Partnerships are increasingly seen through the prism of promises and expectations, and as a kind of product for consumers: satisfaction on the spot, and if not fully satisfied, return the product to the shop or replace it with a new and improved one! You don't, after all, stick to your car, or computer, or iPod, when better ones appear. more...

There are other ways of finding satisfaction, recipes for human happiness, enjoyment, dignified and meaningful, gratifying life, than increased consumption that increases production. more...

In a consumer society, people wallow in things, fascinating, enjoyable things. If you define your value by the things you acquire and surround yourself with, being excluded is humiliating. more...

We already have - thanks to technology, development, skills, the efficiency of our work - enough resources to satisfy all human needs. But we don't have enough resources, and we are unlikely ever to have, to satisfy human greed. more...

Like the phoenix, socialism is reborn from every pile of ashes left day in, day out, by burnt-out human dreams and charred hopes. more...

In a liquid modern life there are no permanent bonds, and any that we take up for a time must be tied loosely so that they can be untied again, as quickly and as effortlessly as possible, when circumstances change - as they surely will in our liquid modern society, over and over again. more...

The consumerist culture insists that swearing eternal loyalty to anything and anybody is imprudent, since in this world new glittering opportunities crop up daily. more...

The carrying power of a bridge is not the average strength of the pillars, but the strength of the weakest pillar. I have always believed that you do not measure the health of a society by GNP but by the condition of its worst off. more...

We belong to talking, not what talking is about... Stop talking - and you are out. Silence equals exclusion. more...

Happiness needs one-upmanship. more...

As far as love is concerned, possession, power, fusion and disenchantment are the Four Horsemen of the Apocalypse. more...

Attempts to tame the wayward and domesticate the riotous, to make the unknowable predictable and enchain the free-roaming - all such things sound the death knell to love. more...

Unlike 'real relationships', 'virtual relationships' are easy to enter and to exit. They look smart and clean, feel easy to use, when compared with the heavy, slow-moving, messy real stuff. more...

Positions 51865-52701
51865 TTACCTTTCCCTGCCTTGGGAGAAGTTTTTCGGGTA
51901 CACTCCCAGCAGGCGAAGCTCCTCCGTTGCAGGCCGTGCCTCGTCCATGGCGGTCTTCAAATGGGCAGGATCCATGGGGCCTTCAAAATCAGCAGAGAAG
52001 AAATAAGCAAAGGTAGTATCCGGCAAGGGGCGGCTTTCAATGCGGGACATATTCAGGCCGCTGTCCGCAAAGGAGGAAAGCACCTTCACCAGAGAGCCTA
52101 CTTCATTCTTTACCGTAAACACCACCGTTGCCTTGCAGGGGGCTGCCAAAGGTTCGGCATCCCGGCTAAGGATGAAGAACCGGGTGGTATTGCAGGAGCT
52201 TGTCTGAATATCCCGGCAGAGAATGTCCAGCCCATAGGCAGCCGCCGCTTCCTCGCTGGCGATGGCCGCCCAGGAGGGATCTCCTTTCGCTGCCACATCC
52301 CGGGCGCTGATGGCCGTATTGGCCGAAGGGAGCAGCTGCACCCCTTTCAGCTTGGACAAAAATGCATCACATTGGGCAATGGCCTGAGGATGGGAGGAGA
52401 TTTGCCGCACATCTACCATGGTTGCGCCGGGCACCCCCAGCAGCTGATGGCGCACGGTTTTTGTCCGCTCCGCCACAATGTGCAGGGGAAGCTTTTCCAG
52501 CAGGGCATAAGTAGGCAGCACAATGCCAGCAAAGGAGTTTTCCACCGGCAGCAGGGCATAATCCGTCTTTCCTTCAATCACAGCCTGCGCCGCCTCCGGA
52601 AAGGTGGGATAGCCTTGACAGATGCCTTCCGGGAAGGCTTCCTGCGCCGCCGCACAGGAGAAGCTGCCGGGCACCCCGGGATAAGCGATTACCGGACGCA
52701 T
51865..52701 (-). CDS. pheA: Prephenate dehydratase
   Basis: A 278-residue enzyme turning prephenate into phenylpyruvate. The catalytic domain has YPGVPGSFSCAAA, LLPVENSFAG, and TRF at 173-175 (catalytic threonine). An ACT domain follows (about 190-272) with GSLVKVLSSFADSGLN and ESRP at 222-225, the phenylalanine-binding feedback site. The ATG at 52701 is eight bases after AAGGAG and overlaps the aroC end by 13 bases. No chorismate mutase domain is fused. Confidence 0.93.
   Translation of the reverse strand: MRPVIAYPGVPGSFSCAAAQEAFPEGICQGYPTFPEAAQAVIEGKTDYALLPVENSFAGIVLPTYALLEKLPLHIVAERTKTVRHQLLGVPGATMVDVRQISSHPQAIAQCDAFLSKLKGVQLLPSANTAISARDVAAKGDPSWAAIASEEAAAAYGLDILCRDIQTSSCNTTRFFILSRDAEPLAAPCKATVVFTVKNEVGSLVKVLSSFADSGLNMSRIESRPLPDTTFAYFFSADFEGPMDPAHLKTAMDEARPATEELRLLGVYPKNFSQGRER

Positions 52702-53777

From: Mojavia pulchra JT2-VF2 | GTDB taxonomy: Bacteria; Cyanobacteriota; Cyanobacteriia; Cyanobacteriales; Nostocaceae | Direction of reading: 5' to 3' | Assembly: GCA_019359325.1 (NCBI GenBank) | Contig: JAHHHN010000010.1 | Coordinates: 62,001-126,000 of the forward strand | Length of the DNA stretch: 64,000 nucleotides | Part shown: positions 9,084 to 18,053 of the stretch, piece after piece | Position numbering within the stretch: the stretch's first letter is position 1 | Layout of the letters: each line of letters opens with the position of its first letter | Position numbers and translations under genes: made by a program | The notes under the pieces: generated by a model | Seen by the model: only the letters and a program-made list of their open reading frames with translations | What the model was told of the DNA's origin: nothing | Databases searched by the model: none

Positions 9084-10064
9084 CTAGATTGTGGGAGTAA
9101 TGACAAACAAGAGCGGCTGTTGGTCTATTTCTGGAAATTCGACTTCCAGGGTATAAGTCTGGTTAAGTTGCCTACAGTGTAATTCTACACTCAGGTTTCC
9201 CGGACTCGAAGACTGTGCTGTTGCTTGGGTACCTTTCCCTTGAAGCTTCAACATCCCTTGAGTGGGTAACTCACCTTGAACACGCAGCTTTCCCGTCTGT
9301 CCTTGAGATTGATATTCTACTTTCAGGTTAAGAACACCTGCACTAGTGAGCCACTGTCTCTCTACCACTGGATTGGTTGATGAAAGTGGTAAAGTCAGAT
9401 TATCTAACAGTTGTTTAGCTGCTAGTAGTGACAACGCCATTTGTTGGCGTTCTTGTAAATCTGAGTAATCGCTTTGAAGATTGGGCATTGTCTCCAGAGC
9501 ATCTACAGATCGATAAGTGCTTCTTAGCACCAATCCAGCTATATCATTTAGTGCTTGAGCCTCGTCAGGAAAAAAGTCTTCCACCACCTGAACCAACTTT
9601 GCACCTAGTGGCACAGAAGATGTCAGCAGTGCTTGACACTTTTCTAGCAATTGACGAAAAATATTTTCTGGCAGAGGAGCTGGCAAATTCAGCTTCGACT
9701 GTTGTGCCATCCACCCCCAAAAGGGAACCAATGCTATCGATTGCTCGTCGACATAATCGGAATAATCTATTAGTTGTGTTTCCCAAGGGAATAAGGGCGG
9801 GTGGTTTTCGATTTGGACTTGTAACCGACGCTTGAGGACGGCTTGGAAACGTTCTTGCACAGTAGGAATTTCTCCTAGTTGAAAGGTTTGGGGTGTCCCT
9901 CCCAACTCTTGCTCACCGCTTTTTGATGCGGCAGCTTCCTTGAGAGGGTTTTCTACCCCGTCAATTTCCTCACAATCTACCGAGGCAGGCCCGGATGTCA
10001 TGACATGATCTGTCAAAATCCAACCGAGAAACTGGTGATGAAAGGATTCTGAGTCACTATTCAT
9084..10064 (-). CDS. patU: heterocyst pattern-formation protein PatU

Civilisation, the orderly world in which we live, is frail. We are skating on thin ice. There is a fear of a collective disaster. Terrorism, genocide, flu, tsunamis. more...

In our world of rampant 'individualisation', relationships are mixed blessings. They vacillate between a sweet dream and a nightmare, and there is no telling when one turns into the other. more...

The task for sociology is to come to the help of the individual. We have to be in service of freedom. It is something we have lost sight of. more...

We live in a globalising world. That means that all of us, consciously or not, depend on each other. Whatever we do or refrain from doing affects the lives of people who live in places we'll never visit. more...

Human attention tends to be focused on the satisfactions relationships are hoped to bring, precisely because somehow they have not been truly satisfactory. And if they do satisfy, the price of this satisfaction has often been found to be unacceptable. more...

In a world of global dependencies with no corresponding global polity and few tools of global justice, the rich of the world are free to pursue their own interests while paying no attention to the rest. more...

Relationships, like cars, should undergo regular services to make sure they are still roadworthy. more...

Why do I write books? Why do I think? Why should I be passionate? Because things could be different, they could be made better. more...

Capitalism proceeds through creative destruction. What is created is capitalism in a 'new and improved' form - and what is destroyed is self-sustaining capacity, livelihood and dignity of its innumerable and multiplied 'host organisms' into which all of us are drawn/seduced one way or another. more...